SARATOGA -- When she was young, Eesha Khare celebrated her birthdays with guests shooting off Alka-Seltzer-powered rockets and writing notes with "invisible" lemon juice ink readable when heated by a light bulb.

That fascination with all things science, and an abiding inquisitiveness, led her to investigate how to create a longer-life, quicker-charging battery for cell phones and the myriad other devices essential to modern life. Her research won her fame and one of the coveted prizes for high school scientists: the Intel Foundation Young Scientist Award, and an accompanying $50,000 grant.

After winning a grand prize in Santa Clara County's Synopsys Championship fair, Khare was one of 1,600 students chosen from across the nation to compete in the Intel International Science and Engineering Fair. She won the top prize in the chemistry category, then went on to be one of two students to win the second-place award. A student from Romania, Ionut Budisteanu, placed first.

Under the mentorship of Yat Li, a chemistry professor at UC-Santa Cruz, Khare developed a new nanomaterial, an ultra tiny material that measures less than 100 nanometers (or one-ten-millionth of a meter) in at least one dimension. She hopes her material -- hydrogenated titanium oxide and polyaniline, if you really want to know -- can be used in supercapacitators. Those are high-capacity units that store energy via static charge.


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All this could lead to fewer instances of mobile phones pooping out for lack of power.

Khare, 18, has "an insatiable curiosity about how science works," her sophomore year chemistry teacher, Jon Penner said. He said she is among the top five students he's had in 37 years of teaching.

Khare in turn credited Penner and other teachers at Lynbrook High in San Jose for guiding and inspiring her: biology teacher Kathleen Loia set her on a research track, research coordinator Amanda Alonzo offered her support and advanced-placement biology teacher Nicole Della Santina taught her the importance of communication.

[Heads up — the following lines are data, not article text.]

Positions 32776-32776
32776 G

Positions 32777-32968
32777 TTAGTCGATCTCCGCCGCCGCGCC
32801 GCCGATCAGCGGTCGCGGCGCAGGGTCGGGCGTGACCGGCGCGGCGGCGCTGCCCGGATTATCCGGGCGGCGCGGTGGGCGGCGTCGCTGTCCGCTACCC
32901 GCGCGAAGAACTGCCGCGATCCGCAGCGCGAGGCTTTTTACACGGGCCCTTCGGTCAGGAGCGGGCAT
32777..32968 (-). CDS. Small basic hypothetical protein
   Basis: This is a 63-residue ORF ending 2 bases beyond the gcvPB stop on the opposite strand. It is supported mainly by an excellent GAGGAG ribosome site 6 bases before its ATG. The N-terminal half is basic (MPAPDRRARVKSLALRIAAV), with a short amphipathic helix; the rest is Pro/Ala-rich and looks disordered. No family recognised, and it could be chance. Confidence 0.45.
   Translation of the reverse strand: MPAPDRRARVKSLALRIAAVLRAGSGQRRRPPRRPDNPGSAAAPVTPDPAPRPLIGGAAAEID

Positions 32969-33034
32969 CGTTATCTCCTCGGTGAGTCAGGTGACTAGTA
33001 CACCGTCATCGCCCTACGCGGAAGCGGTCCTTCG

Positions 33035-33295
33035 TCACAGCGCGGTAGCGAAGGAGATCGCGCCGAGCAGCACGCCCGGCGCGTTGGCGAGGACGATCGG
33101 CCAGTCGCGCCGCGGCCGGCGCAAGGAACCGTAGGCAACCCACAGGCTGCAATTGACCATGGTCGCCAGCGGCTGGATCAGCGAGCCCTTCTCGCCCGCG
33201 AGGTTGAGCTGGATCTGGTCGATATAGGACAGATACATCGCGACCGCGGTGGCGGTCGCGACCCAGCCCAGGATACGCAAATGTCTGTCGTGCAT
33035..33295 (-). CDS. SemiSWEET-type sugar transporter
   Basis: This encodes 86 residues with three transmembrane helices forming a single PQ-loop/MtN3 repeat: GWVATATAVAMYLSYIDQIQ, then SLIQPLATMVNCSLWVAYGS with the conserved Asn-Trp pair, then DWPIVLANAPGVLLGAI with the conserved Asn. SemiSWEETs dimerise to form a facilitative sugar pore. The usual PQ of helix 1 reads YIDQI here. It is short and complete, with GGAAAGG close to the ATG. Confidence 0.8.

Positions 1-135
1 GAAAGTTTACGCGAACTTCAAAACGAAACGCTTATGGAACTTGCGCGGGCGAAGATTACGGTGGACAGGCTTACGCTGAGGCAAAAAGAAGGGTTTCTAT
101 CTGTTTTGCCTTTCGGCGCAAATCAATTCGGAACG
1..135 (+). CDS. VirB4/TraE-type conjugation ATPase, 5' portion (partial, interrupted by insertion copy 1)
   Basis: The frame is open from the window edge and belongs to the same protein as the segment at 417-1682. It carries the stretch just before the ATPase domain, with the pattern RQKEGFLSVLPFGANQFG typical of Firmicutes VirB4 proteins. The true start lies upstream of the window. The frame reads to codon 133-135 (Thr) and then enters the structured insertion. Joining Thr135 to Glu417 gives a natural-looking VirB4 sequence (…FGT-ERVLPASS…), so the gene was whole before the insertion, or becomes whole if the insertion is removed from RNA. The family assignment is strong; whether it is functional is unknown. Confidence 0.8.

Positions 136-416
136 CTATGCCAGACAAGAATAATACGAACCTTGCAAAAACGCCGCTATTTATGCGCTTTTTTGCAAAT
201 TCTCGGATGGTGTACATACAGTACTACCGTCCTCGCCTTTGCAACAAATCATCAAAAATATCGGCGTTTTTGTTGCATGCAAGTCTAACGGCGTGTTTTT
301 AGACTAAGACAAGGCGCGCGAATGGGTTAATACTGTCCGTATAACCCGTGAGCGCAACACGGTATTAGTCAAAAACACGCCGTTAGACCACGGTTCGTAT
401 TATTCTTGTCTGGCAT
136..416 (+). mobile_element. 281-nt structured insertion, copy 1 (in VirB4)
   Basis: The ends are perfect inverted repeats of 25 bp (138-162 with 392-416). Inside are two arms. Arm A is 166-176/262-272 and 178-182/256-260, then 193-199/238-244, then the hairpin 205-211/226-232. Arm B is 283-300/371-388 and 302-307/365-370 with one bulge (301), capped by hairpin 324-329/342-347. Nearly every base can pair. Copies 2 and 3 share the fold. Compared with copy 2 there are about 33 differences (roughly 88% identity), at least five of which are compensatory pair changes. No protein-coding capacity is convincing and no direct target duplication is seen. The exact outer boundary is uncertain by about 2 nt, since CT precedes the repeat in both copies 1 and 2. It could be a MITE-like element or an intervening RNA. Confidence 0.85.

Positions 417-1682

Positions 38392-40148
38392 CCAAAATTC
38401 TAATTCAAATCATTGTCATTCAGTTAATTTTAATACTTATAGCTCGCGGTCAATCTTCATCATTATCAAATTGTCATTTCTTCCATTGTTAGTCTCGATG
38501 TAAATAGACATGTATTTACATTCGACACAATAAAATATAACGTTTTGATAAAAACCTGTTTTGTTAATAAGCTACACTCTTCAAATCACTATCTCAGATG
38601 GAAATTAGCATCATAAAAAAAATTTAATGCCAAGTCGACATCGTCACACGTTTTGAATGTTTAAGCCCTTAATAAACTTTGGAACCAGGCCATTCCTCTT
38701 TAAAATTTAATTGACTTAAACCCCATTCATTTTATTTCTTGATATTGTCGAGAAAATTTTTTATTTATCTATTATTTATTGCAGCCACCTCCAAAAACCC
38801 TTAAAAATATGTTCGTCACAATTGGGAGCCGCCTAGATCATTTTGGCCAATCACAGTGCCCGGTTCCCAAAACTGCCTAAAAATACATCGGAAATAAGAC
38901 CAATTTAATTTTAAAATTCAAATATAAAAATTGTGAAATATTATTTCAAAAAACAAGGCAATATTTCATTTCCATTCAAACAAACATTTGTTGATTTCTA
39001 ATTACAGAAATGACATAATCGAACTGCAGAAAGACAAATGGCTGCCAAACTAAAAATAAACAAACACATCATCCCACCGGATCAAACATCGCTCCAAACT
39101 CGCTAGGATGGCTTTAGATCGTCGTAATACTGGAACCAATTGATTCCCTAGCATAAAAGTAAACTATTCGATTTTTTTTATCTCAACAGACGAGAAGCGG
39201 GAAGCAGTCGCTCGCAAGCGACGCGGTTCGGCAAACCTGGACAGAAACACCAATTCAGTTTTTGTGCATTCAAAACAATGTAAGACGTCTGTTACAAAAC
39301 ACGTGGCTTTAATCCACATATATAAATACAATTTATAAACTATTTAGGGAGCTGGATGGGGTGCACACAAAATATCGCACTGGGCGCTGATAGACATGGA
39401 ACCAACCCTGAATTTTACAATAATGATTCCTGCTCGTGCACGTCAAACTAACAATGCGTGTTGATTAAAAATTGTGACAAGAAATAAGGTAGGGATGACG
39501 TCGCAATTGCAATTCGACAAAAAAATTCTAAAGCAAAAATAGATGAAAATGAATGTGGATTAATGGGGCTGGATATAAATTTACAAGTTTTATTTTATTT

There are many brilliant young scientific minds, Khare said, but not all of them can communicate the significance of a particular science project, and effectively share excitement over a discovery or development.

Khare said she drew on skills learned in English class with teacher Nelda Clark. In the science-technology powerhouse that is Lynbrook, Khare said Clark took it as her mission "to teach these science minds the importance of the humanities."

In fact, while Khare loves science, she exercises the other sides of her brain and body as well. She was on the varsity field hockey team for four years, was the content editor for Lynbrook's student newspaper, the Epic, and practiced classical Indian dancing for 10 years. She's bilingual, speaking Hindi at home, and is learning Spanish.

"Science is a great way to do research and contribute to society, but if you don't have these other interests, you won't be able to find a problem and connect with people," Khare said.

She thinks her project caught attention because it offers a potential solution to a tangible problem that everyone understands.

After relaxing and traveling to India with her family to visit relatives this summer, Khare will be off to Harvard in August.

Contact Sharon Noguchi at 408-271-3775. Follow her at Twitter.com/NoguchiOnK12.

Eesha Khare
Age: 18
Hometown: Saratoga
Graduated from: Lynbrook High, San Jose
Attending next year: Harvard University
Awarded: $50,000 Intel Foundation Young Scientist Award
Achievement: Working on a supercapacitor (an energy-storage device) that charges quickly while storing a lot of energy, and is able to last for more charge cycles than conventional batteries. It has potential applications for cell phones, laptops and electric vehicles.